WASHINGTON -- Most members of Congress had something to say about never forgetting the heroes of 9/11 as the 14th anniversary of those attacks passed Friday, but by the end of the day, only about a third of federal lawmakers had signed onto new legislation to aid those ailing responders.
The old law to help those responders passed nearly five years ago. It begins expiring next month, yet legislation to extend that aid remains stuck in Congress. More than a dozen lawmakers threw their support behind the bill over the last week, but that brings the numbers to only 145 out of 435 House members and 37 of 100 senators.
That’s far fewer than the majority required to pass a long-term version of the James Zadroga 9/11 Health and Compensation Act, and head off interruptions in care to more than 33,000 ill 9/11 responders around the country.
Yet many of the legislators who wrapped themselves in declarations of “Never Forget” on the Friday anniversary are among those who have not backed the bill, or even voted against the original measure.
Indeed, a quick search through Twitter on Friday found the only one of the Senate’s 2016 White House aspirants who didn’t declare “Never Forget,” Sen. Bernie Sanders (I-Vt.), is also the only one to back the bill helping sick responders.
The rest all declared their unfailing memories even though they have not backed the legislation.
It’s not as if they have not had a chance to think about it. They've all been asked about it, and have been reluctant to explain their opposition. And advocates for the legislation have made dozens of trips to Capitol Hill -- often with their wheelchairs and oxygen tanks -- lobbying hundreds of lawmakers and their staffs over the past year.
And while many missed the opportunity of the grim anniversary to become bill supporters, the advocates are giving them another high-profile chance next week on Wednesday, when former "Daily Show" host Jon Stewart is set to hold a rally for the bill and visit reluctant lawmakers with 9/11 responders.
Stewart and company certainly noted the dissonance of legislators who expressed devotion to 9/11 responders, but have not pushed for the permanent bill to help them.
“For those members of Congress who spent today [Friday] making statements about ‘Never Forgetting,’ who still do not go on the bill after learning the extent of the health problems faced by so many from 9/11, we know that Jon Stewart knows how to point out hypocrisy,” said Ben Chevat, the executive director of Citizens for the Extension of the James Zadroga Act, which is pushing for the bill.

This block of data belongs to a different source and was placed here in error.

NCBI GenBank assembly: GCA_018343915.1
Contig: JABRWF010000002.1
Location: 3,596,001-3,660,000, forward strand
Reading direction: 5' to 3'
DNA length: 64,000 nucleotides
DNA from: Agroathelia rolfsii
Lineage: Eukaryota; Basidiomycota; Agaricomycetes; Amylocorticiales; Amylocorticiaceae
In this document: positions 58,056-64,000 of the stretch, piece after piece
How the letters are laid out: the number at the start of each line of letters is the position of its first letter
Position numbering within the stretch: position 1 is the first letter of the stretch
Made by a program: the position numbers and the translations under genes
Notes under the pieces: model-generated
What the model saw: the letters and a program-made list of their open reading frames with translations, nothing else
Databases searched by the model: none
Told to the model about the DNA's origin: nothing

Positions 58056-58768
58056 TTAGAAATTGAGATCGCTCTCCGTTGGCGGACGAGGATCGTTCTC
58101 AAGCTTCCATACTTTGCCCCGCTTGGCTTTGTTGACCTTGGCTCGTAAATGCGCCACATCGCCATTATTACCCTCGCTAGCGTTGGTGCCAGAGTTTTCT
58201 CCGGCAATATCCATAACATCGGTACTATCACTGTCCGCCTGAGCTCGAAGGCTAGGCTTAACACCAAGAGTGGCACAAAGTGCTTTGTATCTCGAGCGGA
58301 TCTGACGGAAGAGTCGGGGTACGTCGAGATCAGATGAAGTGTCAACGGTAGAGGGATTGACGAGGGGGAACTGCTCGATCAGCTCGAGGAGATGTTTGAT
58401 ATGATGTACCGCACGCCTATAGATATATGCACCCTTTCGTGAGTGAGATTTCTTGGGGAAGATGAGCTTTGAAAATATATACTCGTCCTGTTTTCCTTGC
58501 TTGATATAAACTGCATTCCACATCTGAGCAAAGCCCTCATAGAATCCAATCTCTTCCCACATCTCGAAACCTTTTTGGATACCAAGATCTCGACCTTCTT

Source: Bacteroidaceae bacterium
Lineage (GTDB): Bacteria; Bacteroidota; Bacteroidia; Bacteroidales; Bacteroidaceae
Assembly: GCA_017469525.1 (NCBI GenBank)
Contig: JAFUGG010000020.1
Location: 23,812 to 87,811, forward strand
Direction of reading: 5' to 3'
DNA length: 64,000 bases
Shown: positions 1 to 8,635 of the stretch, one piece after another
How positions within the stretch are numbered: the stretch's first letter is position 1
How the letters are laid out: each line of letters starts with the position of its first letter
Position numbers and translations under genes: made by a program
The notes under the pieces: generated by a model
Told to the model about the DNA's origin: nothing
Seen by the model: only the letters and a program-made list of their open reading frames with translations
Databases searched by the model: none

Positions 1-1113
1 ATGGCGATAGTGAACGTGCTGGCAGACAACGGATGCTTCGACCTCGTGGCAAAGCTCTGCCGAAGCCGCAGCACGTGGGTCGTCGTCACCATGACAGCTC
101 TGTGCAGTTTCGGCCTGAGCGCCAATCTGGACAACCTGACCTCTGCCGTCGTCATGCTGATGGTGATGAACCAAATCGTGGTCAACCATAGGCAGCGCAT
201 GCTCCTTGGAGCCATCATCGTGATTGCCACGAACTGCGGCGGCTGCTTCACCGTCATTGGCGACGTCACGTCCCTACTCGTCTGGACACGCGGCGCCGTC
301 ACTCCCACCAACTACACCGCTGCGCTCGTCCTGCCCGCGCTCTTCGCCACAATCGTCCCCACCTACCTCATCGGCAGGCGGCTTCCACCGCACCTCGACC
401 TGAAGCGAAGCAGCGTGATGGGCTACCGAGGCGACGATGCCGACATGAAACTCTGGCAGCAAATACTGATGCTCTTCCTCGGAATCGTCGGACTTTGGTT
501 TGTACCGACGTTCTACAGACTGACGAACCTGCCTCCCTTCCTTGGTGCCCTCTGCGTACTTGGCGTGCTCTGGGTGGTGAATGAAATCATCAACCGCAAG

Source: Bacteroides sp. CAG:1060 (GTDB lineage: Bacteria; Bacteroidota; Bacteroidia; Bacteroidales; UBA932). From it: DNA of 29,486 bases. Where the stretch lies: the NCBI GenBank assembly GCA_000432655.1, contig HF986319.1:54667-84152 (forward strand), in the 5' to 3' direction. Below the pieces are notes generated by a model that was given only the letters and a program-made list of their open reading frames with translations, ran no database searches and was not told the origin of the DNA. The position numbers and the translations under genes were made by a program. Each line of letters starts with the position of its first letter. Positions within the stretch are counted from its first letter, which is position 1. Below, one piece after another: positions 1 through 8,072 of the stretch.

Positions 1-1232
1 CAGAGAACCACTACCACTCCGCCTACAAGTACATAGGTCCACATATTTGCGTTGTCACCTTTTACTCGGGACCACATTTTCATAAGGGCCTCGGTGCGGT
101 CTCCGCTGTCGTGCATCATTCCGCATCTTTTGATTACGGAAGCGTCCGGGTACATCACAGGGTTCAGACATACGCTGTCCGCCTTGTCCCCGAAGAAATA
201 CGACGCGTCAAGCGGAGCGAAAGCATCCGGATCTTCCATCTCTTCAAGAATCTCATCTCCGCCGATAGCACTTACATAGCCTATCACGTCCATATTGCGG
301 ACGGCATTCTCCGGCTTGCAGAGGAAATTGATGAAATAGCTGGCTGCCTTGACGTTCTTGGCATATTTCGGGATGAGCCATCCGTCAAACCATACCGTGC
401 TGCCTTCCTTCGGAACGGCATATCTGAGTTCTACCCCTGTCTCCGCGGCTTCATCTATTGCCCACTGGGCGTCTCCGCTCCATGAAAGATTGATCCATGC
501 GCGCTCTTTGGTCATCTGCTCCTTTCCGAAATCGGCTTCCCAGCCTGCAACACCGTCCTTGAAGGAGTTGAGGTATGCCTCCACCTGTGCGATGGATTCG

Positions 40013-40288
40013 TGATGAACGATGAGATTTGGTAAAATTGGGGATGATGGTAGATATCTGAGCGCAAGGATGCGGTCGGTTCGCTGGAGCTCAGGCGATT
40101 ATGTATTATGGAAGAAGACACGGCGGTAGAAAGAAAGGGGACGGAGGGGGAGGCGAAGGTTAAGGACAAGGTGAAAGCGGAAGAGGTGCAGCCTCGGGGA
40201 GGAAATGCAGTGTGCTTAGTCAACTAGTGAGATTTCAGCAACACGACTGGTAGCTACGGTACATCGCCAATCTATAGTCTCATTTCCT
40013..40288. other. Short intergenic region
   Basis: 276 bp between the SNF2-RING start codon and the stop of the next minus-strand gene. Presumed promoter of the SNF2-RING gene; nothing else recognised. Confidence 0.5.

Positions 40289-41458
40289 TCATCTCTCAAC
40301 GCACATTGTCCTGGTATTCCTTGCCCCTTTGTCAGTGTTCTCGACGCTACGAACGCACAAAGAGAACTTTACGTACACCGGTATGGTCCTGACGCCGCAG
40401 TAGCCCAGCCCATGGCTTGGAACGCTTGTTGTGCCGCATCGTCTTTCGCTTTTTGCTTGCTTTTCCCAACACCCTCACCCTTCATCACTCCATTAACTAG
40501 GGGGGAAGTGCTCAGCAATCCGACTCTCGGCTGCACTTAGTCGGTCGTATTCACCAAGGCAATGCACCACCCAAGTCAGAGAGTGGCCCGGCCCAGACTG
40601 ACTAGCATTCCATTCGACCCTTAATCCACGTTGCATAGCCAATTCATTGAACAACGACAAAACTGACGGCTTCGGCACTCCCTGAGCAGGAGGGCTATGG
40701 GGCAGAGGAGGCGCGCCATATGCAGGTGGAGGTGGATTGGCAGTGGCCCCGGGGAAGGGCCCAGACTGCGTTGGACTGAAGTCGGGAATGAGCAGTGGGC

His group maintains a web tool that tracks congressional support, and lets users contact lawmakers about the bill directly.
House Minority Leader Nancy Pelosi (D-Calif.) used the occasion of the anniversary to implore her party to back the legislation, although more than 100 House Democrats already have. The numbers of Republicans have also been growing, with Sen. David Vitter of Louisiana, Sen. Kelly Ayotte of New Hampshire and Rep. Blake Farenthold of Texas backing the measure this week. There are now 33 House Republicans supporting the bill, with six in the Senate.
Chevat put a positive spin on the slowly growing number of politicians who have backed the bill.
“As members of Congress get the chance to learn the size and scope of the health crisis facing 33,000 of their constituents, in every state, the disabling illnesses and cancers that afflict so many, they do remember 9/11, when the nation was united,” Chevat said.
The part of the Zadroga Act that funds treatment for illnesses expires in October, although it is expected to have enough money in reserve to keep operating for a while longer. The portion that pays compensation expires on Oct. 3, 2016. Anyone who develops one of the slow-moving cancers or lung ailments now afflicting responders after that date will not only lack a treatment option if Congress doesn’t act, but they’ll be ineligible for any compensation as well.
Michael McAuliff covers Congress and politics for The Huffington Post. Talk to him on Facebook.